Yesterday we brought you news of the updated LinkedIn profile of Shearman & Sterling 'spit roast email' trainee Daniel England. As you can see below, it suggested that England had been offered a job by the firm as a newly qualified (NQ) solicitor.
In February, Shearman & Sterling trainee Daniel England (pictured left) found himself at the centre of a media storm when his email detailing lurid plans for a lads rugby holiday was leaked to various national newspapers – and quickly became a viral sensation.
The email contained a list of weird tour rules for England and his pals to abide by, which encouraged, amongst other things, the group to publicly boast about their parents' wealth. It also mentioned plans to photograph group sex acts (hence the 'spit roast email' tag).
At the time, Shearman & Sterling expressed itself "very disappointed" with England's behaviour, which it described as "totally at odds with [its] values." The firm added: "We are taking this matter very seriously and are investigating it in accordance with our established procedures."
We haven’t had a legal profession viral email story since the 'spitroast trainee' Daniel England wowed us all with his holiday plans back in February.
So it's with glee that I bring you this US tale of bad email judgement by an ex-law student who has recently abandoned her lawyer dream.
July: Taylor Grey Meyer (pictured) drops out of law school because she is out of money. She sleeps on a friend’s couch while she applies for jobs – including a minimum wage position at the local baseball team, the San Diego Padres.
Later in July: Meyer doesn’t get the Padres job. The position goes to "someone whose background and credentials we feel best meet our needs at this time".
August 5: The Padres email Meyer to invite her to a job fair, which costs $495 (£316) to attend.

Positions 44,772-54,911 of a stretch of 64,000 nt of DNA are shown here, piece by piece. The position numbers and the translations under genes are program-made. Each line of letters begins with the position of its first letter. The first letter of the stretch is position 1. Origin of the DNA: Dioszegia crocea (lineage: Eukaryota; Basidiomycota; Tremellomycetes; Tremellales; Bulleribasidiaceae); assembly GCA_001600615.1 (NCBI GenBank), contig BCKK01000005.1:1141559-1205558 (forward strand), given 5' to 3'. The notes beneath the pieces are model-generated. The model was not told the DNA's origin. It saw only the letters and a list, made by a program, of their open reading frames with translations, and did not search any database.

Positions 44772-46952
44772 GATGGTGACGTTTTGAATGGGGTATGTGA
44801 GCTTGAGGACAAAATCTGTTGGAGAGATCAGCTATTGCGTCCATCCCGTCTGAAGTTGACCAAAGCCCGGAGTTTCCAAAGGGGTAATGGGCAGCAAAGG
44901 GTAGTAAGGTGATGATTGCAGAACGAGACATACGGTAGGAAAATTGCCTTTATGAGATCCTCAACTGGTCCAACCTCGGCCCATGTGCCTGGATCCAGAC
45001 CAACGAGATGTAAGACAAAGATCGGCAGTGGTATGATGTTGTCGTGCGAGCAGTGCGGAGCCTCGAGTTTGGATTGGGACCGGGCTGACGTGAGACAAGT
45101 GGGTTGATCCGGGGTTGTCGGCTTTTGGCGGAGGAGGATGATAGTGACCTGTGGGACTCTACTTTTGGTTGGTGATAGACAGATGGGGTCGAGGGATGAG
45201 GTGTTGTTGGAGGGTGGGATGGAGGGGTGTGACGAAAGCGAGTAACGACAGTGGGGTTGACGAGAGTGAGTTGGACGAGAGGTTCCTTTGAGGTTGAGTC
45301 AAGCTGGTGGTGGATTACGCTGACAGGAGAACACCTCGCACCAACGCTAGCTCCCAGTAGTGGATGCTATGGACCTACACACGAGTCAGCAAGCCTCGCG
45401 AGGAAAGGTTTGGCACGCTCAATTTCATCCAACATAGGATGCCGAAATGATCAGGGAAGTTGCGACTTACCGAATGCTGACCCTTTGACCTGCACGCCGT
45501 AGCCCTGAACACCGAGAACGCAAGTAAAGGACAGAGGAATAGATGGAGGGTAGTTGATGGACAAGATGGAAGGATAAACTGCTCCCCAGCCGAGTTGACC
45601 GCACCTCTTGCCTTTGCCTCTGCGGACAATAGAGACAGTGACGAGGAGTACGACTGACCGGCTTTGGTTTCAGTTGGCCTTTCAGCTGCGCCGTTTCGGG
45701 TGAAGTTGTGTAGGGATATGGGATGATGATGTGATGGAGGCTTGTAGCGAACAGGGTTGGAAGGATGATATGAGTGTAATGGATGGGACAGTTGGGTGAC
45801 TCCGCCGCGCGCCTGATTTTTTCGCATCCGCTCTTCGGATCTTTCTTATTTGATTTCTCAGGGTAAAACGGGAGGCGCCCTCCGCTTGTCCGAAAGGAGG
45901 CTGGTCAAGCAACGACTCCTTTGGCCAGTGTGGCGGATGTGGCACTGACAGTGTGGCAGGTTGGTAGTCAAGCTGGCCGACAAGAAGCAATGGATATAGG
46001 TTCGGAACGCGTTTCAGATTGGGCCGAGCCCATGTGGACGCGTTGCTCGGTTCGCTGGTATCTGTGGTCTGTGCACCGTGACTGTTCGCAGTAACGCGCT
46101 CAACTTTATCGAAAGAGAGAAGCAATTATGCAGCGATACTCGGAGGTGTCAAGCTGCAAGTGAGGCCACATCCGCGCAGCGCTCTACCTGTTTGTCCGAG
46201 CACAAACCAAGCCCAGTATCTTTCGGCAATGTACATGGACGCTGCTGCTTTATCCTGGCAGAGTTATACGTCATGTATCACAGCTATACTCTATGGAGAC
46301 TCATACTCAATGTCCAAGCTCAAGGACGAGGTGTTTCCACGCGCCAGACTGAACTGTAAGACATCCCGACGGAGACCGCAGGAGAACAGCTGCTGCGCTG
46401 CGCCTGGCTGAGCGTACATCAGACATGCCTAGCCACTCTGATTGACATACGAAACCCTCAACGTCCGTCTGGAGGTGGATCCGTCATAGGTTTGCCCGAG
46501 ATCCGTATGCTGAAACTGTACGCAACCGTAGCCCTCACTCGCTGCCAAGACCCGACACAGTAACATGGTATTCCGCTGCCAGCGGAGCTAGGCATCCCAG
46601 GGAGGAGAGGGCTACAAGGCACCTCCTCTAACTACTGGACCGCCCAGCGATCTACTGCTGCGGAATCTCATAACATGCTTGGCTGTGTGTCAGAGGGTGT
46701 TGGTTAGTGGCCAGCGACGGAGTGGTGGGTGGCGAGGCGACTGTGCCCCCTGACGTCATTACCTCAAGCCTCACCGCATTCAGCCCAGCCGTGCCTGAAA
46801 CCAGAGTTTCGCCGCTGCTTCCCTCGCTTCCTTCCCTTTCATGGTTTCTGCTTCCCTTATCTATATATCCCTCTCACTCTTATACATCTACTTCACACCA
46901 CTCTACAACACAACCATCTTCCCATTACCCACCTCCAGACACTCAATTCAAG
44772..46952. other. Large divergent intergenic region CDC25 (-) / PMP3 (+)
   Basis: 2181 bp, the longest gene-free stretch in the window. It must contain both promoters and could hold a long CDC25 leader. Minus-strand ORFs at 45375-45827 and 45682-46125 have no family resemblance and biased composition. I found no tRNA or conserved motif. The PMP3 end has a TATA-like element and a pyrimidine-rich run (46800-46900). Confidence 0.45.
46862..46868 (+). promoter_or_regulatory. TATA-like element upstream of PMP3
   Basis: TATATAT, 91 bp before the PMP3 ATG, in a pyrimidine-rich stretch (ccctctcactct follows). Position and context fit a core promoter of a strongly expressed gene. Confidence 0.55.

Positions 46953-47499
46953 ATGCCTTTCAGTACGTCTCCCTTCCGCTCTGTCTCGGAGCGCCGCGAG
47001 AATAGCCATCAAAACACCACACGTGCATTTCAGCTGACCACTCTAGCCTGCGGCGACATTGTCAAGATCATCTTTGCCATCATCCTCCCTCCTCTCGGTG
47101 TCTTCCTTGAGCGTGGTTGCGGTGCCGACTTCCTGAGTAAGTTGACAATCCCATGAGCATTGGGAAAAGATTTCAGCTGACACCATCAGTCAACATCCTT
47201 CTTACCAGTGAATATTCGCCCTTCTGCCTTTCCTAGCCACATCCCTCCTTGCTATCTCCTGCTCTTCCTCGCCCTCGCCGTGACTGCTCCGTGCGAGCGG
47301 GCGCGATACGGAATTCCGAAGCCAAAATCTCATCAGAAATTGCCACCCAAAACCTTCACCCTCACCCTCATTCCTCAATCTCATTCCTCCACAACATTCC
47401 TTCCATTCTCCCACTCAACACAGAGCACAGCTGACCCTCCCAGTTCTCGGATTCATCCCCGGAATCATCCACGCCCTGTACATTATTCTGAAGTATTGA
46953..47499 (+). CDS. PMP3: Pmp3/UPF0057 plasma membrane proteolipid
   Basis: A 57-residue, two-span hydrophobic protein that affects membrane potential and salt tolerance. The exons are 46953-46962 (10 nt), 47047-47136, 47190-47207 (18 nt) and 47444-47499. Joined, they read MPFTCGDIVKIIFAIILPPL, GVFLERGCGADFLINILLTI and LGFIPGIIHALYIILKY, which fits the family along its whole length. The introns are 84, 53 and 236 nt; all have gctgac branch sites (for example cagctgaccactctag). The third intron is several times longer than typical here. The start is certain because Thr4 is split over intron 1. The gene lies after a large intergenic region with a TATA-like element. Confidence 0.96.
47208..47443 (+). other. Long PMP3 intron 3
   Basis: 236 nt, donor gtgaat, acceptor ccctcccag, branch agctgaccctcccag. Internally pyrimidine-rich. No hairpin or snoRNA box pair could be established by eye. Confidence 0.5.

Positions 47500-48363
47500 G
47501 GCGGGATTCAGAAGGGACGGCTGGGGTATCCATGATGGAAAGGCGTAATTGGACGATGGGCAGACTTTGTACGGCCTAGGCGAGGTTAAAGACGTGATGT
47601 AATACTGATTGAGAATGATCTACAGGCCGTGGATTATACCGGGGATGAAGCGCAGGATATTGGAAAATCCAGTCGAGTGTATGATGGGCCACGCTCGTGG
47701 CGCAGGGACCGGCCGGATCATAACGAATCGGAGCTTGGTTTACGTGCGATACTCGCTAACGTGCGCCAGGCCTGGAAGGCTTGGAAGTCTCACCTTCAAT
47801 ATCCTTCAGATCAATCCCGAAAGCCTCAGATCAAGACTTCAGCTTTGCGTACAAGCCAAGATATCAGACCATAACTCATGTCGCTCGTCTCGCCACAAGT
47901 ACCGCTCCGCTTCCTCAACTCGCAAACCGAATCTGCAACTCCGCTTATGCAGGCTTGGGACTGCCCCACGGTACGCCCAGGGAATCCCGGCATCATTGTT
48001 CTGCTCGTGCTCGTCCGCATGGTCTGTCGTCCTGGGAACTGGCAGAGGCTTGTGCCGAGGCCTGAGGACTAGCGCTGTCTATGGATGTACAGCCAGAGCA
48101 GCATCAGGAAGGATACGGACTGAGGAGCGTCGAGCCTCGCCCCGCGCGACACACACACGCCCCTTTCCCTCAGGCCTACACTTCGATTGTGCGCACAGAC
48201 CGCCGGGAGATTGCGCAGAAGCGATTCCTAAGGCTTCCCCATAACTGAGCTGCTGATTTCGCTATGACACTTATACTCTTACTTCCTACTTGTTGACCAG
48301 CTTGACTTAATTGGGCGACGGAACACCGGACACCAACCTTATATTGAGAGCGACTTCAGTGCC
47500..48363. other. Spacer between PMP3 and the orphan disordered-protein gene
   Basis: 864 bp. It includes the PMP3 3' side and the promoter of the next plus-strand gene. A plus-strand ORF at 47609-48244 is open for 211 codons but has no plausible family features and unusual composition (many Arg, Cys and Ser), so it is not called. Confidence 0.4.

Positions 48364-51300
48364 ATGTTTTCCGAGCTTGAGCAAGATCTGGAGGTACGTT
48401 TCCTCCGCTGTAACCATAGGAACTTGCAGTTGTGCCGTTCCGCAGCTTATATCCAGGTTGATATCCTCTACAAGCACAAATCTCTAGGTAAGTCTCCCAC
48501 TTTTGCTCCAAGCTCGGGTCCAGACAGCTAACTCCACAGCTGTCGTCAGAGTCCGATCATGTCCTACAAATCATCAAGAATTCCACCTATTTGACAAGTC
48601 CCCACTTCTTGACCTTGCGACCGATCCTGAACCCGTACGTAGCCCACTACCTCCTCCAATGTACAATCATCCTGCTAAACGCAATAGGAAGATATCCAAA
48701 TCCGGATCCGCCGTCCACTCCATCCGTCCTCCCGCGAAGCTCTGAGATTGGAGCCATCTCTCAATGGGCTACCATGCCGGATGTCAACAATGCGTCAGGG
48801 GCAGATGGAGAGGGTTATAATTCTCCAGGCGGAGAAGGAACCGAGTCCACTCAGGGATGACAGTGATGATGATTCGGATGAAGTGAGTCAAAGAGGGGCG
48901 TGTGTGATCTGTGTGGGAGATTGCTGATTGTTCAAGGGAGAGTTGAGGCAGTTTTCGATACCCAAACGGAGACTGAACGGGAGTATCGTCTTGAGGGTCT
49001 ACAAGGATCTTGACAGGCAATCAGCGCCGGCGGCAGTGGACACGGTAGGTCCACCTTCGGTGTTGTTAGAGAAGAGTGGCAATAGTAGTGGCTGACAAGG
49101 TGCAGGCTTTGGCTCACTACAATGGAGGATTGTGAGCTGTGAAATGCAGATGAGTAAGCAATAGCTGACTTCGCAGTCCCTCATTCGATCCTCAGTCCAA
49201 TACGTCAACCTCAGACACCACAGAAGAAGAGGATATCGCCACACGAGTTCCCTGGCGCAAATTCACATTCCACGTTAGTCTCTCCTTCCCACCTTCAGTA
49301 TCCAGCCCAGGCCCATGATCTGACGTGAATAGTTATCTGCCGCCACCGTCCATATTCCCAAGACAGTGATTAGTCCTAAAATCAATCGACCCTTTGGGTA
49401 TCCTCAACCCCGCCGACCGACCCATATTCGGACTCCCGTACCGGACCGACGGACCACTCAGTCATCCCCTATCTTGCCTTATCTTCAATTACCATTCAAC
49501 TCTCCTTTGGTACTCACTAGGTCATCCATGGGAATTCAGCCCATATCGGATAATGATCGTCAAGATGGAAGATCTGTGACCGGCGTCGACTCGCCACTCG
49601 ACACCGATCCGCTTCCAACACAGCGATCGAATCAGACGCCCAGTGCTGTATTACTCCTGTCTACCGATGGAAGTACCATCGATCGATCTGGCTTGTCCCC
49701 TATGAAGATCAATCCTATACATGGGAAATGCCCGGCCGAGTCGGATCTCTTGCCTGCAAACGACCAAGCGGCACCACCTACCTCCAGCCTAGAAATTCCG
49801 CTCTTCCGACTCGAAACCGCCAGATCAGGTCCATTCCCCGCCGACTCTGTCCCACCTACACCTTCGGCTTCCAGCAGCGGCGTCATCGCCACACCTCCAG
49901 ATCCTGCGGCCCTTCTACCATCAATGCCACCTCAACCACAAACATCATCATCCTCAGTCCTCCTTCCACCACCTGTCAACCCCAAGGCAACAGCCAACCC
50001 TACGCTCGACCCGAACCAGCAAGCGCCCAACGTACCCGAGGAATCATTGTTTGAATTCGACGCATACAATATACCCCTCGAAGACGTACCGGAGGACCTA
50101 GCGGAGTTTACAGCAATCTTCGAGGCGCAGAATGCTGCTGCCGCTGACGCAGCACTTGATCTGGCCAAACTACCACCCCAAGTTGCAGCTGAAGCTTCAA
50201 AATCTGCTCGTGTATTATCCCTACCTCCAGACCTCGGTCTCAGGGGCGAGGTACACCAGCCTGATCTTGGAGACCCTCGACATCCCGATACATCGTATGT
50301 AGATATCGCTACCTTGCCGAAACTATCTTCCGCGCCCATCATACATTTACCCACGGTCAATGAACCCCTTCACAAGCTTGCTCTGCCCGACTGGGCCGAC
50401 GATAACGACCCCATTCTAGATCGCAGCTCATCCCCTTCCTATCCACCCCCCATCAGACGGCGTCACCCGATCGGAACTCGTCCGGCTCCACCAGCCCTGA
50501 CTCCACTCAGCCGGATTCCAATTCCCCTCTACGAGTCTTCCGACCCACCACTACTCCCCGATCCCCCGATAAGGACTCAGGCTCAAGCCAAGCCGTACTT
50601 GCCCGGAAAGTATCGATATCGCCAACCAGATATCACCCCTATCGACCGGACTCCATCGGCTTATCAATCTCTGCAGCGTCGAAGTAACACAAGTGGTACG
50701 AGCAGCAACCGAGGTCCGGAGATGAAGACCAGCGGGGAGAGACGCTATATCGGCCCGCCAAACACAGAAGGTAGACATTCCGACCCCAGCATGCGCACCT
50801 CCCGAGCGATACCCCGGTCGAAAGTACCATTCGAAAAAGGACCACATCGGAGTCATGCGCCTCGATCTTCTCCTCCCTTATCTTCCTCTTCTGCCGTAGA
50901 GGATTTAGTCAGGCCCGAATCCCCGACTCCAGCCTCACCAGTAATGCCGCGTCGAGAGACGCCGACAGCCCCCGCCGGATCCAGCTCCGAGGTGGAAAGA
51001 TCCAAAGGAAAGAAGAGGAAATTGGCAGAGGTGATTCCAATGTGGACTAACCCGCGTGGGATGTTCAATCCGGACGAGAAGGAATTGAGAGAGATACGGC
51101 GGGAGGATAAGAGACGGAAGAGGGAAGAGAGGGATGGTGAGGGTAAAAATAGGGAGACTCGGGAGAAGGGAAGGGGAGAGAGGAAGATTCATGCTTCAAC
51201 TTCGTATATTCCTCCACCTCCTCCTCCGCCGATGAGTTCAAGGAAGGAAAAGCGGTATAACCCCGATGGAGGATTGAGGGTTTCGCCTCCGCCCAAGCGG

Here’s Meyer’s response (courtesy of Deadspin):
The lawyer who was pictured aiming what looked like a semi-automatic pistol as he drove his convertible Audi through Paris with Pippa Middleton faces up to seven years in jail if the weapon is proved to be real. (Pics available here).
Even if the gun was fake, Romain Rabillard (pictured), an associate at Shearman & Sterling’s Paris office, could be imprisoned for up to two years.
Rabillard, who has acted for German arms manufacturer Heckler & Koch, has taken time off work since the incident on Saturday...
Now that the dust has settled on the Daniel England affair, and the ‘spit roast’ email trainee’s employer Shearman & Sterling has apparently dealt with the matter, it’s worth taking a step back to see if the incident teaches us any lessons about City law.
In my view the most important question raised by the affair is whether this sort of behaviour is rife, and whether it is deemed acceptable, in City law firms. After all, it was pretty reprehensible stuff. I personally would have every sympathy with students previously contemplating a career in this area who are now reconsidering, in light of this debacle, whether the City law environment is really one of which they would want to be part.
Having worked in City law for some years now, I can confirm that this sort of culture is indeed pretty commonplace. However, there is a vital caveat to this general statement – namely that its existence varies enormously from firm to firm. I worked at a very large City firm where, pleasingly, the culture was not at all posh lad; the firm was genuinely welcoming and diverse. But I always got the feeling that at a number of other City firms it was much more normal. In fact, when I was at law school it seemed that some firms had pretty much exclusively recruited the sort of people with whom Mr. England would probably get on very well.
XXXX XXXX, a lawyer who was at university with the 'spit roast' email trainee lawyer Daniel England, gives the inside line on the City boy scandal to drooling journalist Alex Aldridge.
Top employment lawyer Kevin Poulter then weighs in with his expert opinion as to whether or not the hapless Shearman & Sterling youngster will lose his job.
From what I know of City boys, this goes without saying. So why spell it out explicitly? Perhaps it was simply over-exuberant drafting from the lawyers in the group, Shearman & Sterling's England and Rory Jones, a former intern at Justice, the human rights organisation.
(ii) No anti-lad behavior allowed (i.e. calling girlfriends, being nice to random expats);
*Yawn* The standard tribal mentality you’d expect from those who travel the boarding school-university-City institution route.
(iii) Everyone has each others backs;
As crucial a rule in battle-ravaged Dubai as it is in Afghanistan. But hey, it’s fun to pretend you're in a war movie, then perhaps get all misty-eyed and sentimental about it later over a few drinks.